What is Employment and Support Allowance?
Employment and Support Allowance (ESA) provides financial help if you are unable to work because of illness or disability. It will also provide you with a personalised support if you are able to work.
What is the difference between contribution-based ESA and income-based ESA?
Contribution-based ESA - You may be entitled to claim contribution-based Employment and Support Allowance if you have paid enough National Insurance contributions.
Income-based ESA - You may be entitled to claim income-based Employment and Support Allowance if you do not have enough money coming in, or you have not paid enough National Insurance contributions. You will not be considered for income-based ESA unless you have savings of less than £16,000 and, if you have a partner or civil partner, they work for less than 24 hours a week on average.
What happens when you apply for ESA?
You will be sent a medical questionnaire to complete and return. The majority of claimants are asked to attend a Work Capability Assessment where their ability to carry out work related activities is assessed. The purpose of this assessment is to determine whether you are considered to have ‘limited capability for work’ or are found to be ‘fit for work’.
Please note, the same process applies when Incapacity Benefit claimants are being migrated.
What happens if you are considered to be ‘fit for work’?
Once you have been notified of the decision, you have one month in which to appeal. Late appeals will not be considered without good cause. If you are at all unsure, you should seek assistance from a local advice service (for example the Citizens Advice Bureau tel 0141 775 3220) and ask for a benefit check to make sure that you are receiving all of the benefits that you are entitled to.
What happens if you are considered to have ‘limited capability for work’?
You will now be paid ESA. The amount that you receive will depend on your circumstances. It will also depend on what effect your disability has on your ability to do any work. You will receive a basic amount based on your age and an additional amount (called a component) which will be dictated by the group that you are placed in. There are two types of component groups:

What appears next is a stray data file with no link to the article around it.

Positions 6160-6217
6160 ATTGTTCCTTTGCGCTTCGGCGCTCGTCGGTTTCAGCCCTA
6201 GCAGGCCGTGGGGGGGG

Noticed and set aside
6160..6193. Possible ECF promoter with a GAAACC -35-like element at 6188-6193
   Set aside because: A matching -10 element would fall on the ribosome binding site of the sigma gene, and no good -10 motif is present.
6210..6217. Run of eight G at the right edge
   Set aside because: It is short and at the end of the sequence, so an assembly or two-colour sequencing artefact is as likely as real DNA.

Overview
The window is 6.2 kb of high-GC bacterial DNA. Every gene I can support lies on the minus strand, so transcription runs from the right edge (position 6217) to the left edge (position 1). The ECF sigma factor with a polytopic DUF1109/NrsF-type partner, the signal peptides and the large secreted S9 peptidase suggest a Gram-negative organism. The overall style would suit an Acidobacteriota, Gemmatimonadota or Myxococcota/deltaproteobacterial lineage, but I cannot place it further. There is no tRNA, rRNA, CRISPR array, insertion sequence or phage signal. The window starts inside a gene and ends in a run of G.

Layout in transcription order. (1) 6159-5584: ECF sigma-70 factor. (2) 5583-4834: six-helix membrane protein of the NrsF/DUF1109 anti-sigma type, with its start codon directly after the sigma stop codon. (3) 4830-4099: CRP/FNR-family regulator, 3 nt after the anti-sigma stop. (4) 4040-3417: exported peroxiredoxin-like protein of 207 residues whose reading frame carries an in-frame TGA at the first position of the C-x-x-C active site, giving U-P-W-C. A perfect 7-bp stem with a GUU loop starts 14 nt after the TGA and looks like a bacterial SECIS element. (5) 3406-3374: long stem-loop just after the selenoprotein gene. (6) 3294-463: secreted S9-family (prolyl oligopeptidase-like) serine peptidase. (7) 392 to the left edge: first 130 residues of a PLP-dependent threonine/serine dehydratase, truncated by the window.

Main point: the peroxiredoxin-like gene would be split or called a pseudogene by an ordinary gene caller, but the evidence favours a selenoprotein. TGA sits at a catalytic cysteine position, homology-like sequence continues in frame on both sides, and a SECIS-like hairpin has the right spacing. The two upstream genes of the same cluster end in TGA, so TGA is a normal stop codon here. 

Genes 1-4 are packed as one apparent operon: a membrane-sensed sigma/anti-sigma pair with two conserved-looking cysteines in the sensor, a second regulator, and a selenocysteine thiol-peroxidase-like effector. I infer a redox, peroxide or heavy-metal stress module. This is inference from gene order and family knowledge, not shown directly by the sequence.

• Work related activity group: If you are placed in the Work-Related Activity Group, you will be expected to take part in work-focused interviews with a Department for Work and Pensions personal adviser. You will get support to help you prepare for suitable work. The aim of these interviews is to identify possible training needs and current or future work opportunities.
• Support group: If your illness or disability has a severe effect on your ability to work, you won’t be expected to work. People placed in this group are generally severely disabled or terminally ill. Being placed in this group exempts you from taking part in work-focused interviews, work-related activity or condition management.
Please note, if your Incapacity Benefit was greater than the amount you are due after being assessed for ESA, you will continue to receive the amount that you have been receiving until the rate of ESA has come in line with this.
Is there a time limit in the receipt of ESA?
From 1 May 2012, if you are in receipt of contribution-based ESA, you will be limited to receive this benefit for a maximum of 365 days. After this period you can apply for income-based ESA, which is means tested. This change in legislation is retrospective, which means that your year of eligibility will be measured from when you first started to receive it. The only exception to this is claimants in receipt of the support component who will not be time limited.
What should you do if your ESA is about to be stopped?
Contact the Citizens Advice Bureau who will carry out a full benefit check and talk through your options with you.
For more information on Employment and Support Allowance contact the Citizens Advice Bureau on 0141 775 3220.